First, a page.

Girls and boys show no cognitive differences in mathematical ability during infancy and early childhood across multiple tasks. To compare boys’ and girls’ early mathematical thinking, Alyssa Kersey and colleagues at the University of Rochester and University of Pittsburgh examined performance on three milestones of numerical development: numerosity sensitivity, counting range, and early mathematics achievement. Researchers tested not only for statistical differences between boys and girls but also statistical similarities. Across all aspects of early mathematics development, boys and girls exhibited no statistical differences and instead generally showed statistical equivalence. The results suggest that girls and boys begin development with an equivalent cognitive capacity for mathematics.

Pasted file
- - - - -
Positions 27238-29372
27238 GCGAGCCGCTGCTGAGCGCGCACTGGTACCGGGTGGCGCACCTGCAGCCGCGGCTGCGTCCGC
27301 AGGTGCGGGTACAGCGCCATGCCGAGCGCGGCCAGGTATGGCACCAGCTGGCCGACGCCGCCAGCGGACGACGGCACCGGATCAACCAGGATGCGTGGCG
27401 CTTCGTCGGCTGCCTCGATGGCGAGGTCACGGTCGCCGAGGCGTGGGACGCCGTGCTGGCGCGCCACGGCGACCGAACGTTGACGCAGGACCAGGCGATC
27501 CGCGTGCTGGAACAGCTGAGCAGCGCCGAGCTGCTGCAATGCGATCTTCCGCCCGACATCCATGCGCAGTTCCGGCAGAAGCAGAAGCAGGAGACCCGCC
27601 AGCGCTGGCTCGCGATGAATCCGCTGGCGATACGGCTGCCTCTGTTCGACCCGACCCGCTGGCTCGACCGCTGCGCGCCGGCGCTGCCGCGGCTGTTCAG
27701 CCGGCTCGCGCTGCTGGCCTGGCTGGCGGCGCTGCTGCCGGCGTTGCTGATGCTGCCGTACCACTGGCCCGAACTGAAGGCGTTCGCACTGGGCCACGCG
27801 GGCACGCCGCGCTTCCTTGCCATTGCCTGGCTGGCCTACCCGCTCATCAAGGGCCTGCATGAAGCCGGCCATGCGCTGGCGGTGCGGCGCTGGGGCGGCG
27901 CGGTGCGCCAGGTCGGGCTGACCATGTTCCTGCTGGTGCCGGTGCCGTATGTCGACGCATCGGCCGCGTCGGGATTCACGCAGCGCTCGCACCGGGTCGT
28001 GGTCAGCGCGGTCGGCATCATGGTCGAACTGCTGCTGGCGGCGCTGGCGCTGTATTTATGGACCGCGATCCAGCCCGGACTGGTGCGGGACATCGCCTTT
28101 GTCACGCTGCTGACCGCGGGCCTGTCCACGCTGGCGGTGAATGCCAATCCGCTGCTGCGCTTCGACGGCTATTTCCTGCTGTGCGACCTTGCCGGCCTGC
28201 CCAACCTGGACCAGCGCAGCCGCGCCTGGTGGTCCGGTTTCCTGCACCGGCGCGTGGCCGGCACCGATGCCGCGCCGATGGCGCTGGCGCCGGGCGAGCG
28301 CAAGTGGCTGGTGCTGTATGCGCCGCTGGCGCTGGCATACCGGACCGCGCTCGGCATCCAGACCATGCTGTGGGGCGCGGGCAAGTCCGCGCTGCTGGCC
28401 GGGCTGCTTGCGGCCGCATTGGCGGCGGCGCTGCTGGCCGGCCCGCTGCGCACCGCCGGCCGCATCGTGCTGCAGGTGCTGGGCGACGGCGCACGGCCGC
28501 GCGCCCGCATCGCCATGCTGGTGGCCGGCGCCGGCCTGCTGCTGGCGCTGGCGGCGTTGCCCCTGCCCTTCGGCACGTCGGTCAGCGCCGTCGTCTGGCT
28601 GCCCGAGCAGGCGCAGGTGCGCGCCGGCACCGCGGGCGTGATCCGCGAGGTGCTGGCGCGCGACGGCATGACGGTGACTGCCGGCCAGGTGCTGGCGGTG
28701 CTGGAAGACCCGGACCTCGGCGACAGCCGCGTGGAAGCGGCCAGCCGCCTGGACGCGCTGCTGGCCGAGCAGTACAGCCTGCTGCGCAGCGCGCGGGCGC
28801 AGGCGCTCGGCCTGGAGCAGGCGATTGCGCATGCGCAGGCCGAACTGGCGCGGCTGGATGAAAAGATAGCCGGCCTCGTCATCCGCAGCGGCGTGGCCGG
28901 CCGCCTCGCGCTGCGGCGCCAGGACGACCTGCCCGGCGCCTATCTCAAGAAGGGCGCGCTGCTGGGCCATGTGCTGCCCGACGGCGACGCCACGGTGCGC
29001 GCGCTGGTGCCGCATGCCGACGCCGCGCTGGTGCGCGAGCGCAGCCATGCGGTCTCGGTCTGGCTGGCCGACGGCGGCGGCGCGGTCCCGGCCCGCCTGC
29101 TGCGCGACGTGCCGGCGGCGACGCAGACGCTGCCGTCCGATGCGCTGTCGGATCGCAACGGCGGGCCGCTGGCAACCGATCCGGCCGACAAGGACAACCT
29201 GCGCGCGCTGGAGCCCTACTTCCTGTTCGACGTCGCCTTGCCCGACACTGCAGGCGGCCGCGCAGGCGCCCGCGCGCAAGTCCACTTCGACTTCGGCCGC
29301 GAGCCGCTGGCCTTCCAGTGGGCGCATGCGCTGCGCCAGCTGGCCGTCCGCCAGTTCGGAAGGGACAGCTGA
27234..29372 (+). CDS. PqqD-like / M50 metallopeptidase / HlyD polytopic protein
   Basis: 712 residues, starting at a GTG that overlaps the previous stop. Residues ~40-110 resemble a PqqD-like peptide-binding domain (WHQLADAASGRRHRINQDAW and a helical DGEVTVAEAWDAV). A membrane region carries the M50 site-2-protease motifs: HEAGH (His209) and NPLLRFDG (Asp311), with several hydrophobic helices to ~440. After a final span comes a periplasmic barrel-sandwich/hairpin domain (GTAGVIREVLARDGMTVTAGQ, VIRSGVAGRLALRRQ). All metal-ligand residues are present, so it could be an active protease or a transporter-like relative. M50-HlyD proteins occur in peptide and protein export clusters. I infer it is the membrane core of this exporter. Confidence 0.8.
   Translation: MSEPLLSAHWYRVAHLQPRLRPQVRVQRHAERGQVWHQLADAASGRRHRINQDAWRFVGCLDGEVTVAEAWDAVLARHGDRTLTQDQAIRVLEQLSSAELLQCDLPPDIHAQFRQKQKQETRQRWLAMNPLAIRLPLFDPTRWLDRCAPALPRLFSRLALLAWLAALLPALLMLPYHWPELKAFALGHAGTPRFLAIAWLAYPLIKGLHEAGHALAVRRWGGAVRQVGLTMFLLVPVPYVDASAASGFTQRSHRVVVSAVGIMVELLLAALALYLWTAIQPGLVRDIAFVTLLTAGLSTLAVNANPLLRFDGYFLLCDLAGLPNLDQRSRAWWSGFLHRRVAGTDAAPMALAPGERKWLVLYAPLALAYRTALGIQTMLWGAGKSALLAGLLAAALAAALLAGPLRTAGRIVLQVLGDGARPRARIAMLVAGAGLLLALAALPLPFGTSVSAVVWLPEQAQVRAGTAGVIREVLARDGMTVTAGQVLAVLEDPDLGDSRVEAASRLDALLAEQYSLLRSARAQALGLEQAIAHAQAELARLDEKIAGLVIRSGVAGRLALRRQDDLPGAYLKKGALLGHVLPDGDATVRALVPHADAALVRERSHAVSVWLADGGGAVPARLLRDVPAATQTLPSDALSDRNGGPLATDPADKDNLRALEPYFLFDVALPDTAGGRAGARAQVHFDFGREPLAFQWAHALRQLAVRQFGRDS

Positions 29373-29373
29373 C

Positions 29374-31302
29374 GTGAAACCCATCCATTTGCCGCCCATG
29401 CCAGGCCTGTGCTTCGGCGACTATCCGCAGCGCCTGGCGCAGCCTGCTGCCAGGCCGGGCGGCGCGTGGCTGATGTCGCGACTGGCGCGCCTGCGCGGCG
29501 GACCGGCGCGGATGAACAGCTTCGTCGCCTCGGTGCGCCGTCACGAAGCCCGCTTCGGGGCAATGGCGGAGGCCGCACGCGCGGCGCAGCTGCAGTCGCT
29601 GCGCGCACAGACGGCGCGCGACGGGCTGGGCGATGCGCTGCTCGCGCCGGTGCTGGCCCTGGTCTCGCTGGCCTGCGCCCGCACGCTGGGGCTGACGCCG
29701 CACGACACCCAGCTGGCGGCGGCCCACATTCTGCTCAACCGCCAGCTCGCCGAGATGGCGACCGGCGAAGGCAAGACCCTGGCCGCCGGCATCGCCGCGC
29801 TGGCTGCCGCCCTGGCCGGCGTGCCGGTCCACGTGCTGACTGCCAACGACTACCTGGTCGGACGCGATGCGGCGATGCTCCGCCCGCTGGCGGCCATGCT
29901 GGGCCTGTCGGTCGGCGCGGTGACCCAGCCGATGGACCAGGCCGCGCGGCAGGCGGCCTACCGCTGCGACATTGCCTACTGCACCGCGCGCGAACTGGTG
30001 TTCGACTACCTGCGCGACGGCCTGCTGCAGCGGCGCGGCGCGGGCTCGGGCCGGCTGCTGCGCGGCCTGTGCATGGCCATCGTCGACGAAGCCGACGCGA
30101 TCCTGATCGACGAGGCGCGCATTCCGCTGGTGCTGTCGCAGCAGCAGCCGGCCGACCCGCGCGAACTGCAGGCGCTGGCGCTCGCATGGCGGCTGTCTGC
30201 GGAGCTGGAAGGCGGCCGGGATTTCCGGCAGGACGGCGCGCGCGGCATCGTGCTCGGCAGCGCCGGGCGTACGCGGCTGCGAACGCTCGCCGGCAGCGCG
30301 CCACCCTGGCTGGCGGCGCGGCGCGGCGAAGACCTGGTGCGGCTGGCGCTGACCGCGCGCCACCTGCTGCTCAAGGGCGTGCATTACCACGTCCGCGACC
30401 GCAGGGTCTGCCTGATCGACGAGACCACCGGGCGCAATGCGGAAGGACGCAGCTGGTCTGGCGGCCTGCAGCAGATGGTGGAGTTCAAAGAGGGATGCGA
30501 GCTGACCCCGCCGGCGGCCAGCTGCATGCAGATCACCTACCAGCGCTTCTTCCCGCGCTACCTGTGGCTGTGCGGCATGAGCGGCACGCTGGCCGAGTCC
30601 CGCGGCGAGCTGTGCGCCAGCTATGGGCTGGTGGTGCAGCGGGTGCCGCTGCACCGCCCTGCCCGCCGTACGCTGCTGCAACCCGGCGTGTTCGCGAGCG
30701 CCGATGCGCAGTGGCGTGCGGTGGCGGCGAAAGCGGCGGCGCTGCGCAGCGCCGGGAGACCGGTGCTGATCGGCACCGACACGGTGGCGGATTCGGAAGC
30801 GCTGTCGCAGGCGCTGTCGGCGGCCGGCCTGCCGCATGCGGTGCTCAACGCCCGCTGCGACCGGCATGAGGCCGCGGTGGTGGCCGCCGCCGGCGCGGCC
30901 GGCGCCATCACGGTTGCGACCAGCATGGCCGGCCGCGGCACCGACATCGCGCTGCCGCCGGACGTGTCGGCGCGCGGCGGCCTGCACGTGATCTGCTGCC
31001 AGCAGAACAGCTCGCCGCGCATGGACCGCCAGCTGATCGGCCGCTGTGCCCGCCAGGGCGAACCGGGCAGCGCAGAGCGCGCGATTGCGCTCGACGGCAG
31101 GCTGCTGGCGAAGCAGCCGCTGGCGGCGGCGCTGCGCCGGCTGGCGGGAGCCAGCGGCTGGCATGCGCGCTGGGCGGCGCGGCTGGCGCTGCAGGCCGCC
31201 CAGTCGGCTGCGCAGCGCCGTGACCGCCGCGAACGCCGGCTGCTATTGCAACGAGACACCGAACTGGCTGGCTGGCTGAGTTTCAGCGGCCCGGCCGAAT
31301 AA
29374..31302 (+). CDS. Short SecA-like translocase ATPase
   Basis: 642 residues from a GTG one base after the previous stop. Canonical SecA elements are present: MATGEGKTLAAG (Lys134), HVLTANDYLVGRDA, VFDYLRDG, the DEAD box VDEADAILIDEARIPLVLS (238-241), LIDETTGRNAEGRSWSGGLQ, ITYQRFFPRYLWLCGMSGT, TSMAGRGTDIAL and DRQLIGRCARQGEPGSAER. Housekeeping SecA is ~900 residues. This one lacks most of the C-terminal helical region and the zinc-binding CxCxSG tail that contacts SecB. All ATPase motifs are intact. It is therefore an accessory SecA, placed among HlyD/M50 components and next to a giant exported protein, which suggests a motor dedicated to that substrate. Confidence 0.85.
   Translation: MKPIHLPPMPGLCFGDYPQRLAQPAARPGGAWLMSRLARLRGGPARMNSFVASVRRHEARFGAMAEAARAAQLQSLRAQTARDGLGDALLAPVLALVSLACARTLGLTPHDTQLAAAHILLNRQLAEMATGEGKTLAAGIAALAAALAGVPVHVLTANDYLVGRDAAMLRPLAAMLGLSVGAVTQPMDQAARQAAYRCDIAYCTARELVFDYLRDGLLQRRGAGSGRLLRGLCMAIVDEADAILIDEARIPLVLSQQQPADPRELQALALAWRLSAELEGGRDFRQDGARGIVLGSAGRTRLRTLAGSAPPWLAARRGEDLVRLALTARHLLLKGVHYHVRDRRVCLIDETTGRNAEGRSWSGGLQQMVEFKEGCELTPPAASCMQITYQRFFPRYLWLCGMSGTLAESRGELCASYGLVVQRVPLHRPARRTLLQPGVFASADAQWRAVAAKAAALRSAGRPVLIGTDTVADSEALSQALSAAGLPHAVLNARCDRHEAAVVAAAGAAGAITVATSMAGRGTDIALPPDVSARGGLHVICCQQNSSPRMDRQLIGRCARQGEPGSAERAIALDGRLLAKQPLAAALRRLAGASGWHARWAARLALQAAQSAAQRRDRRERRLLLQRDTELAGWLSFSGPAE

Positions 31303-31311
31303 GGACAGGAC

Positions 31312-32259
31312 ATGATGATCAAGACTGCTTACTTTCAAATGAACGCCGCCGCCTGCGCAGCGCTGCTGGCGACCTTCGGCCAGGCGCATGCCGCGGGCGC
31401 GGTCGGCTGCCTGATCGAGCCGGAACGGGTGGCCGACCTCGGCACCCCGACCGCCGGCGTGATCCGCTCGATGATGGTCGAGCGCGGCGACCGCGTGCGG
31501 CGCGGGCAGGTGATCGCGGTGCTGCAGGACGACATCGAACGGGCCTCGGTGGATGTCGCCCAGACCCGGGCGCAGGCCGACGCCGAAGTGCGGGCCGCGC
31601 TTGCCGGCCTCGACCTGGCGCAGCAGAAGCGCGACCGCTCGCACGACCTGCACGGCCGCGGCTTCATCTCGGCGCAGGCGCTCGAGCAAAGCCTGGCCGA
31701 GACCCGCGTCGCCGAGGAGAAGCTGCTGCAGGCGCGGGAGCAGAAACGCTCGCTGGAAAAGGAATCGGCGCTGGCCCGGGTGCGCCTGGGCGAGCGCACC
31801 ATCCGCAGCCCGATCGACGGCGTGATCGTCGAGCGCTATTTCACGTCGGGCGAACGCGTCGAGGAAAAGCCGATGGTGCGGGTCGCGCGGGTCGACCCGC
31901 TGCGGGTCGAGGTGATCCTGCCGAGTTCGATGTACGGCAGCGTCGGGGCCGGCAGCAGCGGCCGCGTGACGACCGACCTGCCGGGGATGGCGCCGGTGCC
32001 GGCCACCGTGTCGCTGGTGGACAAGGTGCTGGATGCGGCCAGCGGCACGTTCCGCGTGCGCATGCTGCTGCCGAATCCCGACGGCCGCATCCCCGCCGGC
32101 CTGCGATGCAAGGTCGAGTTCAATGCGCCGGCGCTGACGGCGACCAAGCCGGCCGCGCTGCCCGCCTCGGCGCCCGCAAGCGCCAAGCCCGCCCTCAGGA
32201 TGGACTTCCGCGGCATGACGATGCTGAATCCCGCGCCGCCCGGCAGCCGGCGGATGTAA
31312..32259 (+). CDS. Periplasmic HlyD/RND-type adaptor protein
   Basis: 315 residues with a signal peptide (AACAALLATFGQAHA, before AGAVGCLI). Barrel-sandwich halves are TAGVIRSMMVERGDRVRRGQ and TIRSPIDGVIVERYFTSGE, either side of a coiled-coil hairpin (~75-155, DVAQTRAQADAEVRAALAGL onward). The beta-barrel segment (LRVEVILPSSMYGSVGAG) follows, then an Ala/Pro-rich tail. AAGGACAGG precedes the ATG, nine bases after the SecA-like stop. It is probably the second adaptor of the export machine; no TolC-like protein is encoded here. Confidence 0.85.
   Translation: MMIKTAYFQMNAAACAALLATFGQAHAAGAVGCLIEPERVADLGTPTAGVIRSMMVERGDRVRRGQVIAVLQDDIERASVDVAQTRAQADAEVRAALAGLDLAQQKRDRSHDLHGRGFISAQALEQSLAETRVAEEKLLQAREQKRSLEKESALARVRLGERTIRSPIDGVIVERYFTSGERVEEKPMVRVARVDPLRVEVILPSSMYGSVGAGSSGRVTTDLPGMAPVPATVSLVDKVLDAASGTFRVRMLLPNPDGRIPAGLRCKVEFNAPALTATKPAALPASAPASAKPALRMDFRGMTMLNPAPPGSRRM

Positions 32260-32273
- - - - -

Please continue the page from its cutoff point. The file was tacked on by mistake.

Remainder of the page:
The original research article is freely available in our companion journal npj Science of Learning here.